Brazillian Jiu Jitsu / Cacoy Doce Pares / CTS / Empty Hands / Martial Arts / Other Arts / Ultimate Fighting Championships

It Doesn’t Work

I ended up on a forum this weekend by way of clicking links in interesting articles. The article I ended up reading said that witiks or abanikos, as they’re more commonly known, were tournament only techniques. This is a less harsh version of the phrase it doesn’t work. The witik is a fanning motion where power is generated by twisting the wrist. It is a technique I love because it comes from crazy angles and adds a dimension to striking that increases the complexity of defense. Remember all of that for this next statement, but don’t stop there; be sure to read the whole article. I read and seen on videos in multiple places that the witik doesn’t work for self defense.

People that say witiks don’t work are correct. I’ll pause to let that sink in. Remember that I love the witik. If that is true, why would I say they don’t work? Let me simplify. Every technique and every martial art does not work. At the same time, every technique and every honest martial art works. Everything does and does not work. The martial arts are techniques and training methods only. They do not exist outside of human beings. We do not see witiks roaming free in the wild. It is humans that make the witik possible. We often compare martial arts techniques to tools, and this is apt. We are constantly talking about our toolbox, but we don’t carry the metaphor far enough. Tools also don’t exist outside of humans. We give them purpose. For me to say that a hammer doesn’t work is both correct and incorrect. A hammer is great for driving nails but is terrible for cutting a cake. It is only through use that we can say whether something works or does not.

Witiks get a bad rap because they are not the hulking, monstrous power shots that a linear strike can be. When padded up for sparring or tournament, the abaniko strikes can’t really be felt in the way that a caveman forehand can. So, it’s easy to understand why it’s said that witiks don’t work. But. But I can’t believe that a fast strike with a rattan stick to a body part where the bones lie close to the surface of the skin, i.e. hand, wrist, eyebrow ridge, etc., wouldn’t hurt. In fact, I can tell through personal experience that witiks to all of those regions hurt, even when hit with less than full power. Witiks can also attack soft targets like the eyes, the kidneys, and the groin. I believe those attacks would hurt as well.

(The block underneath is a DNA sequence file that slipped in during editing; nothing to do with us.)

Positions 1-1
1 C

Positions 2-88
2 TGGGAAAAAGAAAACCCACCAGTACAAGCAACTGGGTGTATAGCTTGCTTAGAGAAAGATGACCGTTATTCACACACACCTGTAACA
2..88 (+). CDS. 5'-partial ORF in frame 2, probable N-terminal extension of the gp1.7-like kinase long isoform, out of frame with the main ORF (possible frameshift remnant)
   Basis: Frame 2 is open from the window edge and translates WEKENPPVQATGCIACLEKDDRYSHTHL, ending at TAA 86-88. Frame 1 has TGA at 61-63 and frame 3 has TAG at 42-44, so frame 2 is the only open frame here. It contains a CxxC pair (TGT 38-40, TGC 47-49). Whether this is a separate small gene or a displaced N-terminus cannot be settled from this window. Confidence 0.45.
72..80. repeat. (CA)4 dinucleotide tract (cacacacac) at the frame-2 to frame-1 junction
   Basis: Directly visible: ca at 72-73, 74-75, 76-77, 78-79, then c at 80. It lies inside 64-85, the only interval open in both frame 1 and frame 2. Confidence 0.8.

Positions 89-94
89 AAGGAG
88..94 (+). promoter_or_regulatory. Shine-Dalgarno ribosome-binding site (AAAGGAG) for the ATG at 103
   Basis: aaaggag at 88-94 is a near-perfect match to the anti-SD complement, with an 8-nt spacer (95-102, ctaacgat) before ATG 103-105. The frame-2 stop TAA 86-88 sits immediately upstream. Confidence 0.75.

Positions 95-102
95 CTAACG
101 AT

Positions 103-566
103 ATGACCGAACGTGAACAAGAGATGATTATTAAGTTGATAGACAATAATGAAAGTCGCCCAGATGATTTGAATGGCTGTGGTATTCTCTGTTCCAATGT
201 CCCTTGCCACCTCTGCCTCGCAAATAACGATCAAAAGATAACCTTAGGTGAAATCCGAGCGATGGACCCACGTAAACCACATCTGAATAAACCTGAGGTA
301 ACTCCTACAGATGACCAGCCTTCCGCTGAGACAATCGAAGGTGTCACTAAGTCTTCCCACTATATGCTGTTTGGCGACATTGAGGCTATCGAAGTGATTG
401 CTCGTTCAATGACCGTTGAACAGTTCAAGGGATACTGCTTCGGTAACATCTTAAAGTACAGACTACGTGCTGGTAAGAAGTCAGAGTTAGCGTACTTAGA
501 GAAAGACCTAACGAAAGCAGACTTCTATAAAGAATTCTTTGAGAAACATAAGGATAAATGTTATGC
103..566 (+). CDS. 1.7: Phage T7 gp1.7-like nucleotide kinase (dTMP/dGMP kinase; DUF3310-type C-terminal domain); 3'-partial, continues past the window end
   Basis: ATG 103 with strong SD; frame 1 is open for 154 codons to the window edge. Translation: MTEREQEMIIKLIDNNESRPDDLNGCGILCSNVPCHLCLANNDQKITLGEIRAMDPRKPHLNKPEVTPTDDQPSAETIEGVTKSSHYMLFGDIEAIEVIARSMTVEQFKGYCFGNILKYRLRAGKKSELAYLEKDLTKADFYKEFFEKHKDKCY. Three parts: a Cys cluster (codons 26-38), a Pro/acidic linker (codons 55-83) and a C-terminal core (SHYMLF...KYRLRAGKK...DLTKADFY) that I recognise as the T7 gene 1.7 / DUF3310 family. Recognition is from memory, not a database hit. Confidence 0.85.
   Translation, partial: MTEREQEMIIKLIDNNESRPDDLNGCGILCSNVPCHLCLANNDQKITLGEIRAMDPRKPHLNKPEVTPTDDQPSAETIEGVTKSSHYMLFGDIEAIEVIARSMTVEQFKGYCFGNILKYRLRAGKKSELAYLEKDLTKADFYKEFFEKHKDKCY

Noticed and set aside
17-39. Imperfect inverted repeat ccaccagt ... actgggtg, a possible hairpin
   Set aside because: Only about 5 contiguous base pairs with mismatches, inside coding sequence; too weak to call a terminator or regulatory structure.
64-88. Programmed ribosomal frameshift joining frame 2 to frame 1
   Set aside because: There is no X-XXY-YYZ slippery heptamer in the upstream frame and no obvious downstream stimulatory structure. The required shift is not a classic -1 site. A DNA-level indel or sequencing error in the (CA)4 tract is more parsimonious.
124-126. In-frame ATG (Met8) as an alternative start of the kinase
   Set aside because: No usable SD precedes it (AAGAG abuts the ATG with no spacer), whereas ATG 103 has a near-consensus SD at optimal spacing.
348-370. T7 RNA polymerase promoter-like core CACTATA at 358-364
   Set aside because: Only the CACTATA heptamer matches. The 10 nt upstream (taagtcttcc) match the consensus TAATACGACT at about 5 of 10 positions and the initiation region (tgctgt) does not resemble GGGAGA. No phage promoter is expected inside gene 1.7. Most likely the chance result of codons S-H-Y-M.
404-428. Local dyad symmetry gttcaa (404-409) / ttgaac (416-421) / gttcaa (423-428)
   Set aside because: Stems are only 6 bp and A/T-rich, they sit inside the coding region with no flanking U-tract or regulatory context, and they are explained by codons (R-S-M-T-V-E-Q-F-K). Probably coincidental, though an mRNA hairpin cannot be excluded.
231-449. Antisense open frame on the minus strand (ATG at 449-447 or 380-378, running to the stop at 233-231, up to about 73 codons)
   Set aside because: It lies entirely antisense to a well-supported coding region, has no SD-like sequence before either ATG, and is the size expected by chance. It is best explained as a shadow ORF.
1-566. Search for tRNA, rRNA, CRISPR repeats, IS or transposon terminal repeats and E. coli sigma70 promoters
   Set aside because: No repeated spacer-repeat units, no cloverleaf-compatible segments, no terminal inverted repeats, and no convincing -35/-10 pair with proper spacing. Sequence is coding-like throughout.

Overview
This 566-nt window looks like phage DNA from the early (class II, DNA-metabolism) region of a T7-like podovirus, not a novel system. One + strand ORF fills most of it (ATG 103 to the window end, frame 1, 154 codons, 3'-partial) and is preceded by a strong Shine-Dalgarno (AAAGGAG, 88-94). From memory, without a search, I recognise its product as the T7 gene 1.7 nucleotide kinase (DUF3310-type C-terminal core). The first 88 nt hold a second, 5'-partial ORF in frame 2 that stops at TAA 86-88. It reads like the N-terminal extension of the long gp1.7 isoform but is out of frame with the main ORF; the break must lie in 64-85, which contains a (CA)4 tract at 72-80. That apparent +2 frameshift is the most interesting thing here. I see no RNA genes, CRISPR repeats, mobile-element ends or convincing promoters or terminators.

Maybe the abanikos critics say it doesn’t work because it is not a knockout shot. Well, they’re right there, but we have to go back to the toolbox analogy. I don’t use a sledgehammer with finishing nails in the baseboards in my house. I don’t use a jackhammer when a fine chisel is needed. In terms of martial arts, a boxer won’t throw a power cross when a quick jab is needed. So, why would I use a witik when I need a power shot? Or vice versa? The jab has a different function than the power cross, and the witik is similar. It’s not intended to stop an opponent with one strike. It, like the jab, might stop an opponent, but it is unlikely. However, like the jab, the witik can quickly accumulate damage. If the power shot is a cannonball, the witik is a pellet. The pellet’s effectiveness increases with frequency. Or the more pellets, the more damage. This is how a shotgun works, and it is how the witik works. Increase the number of strikes, and you increase the effectiveness. Due to speed, the witik can strike more times per second than a power shot. When used with linear shots, the abaniko can create some truly frightening striking combinations.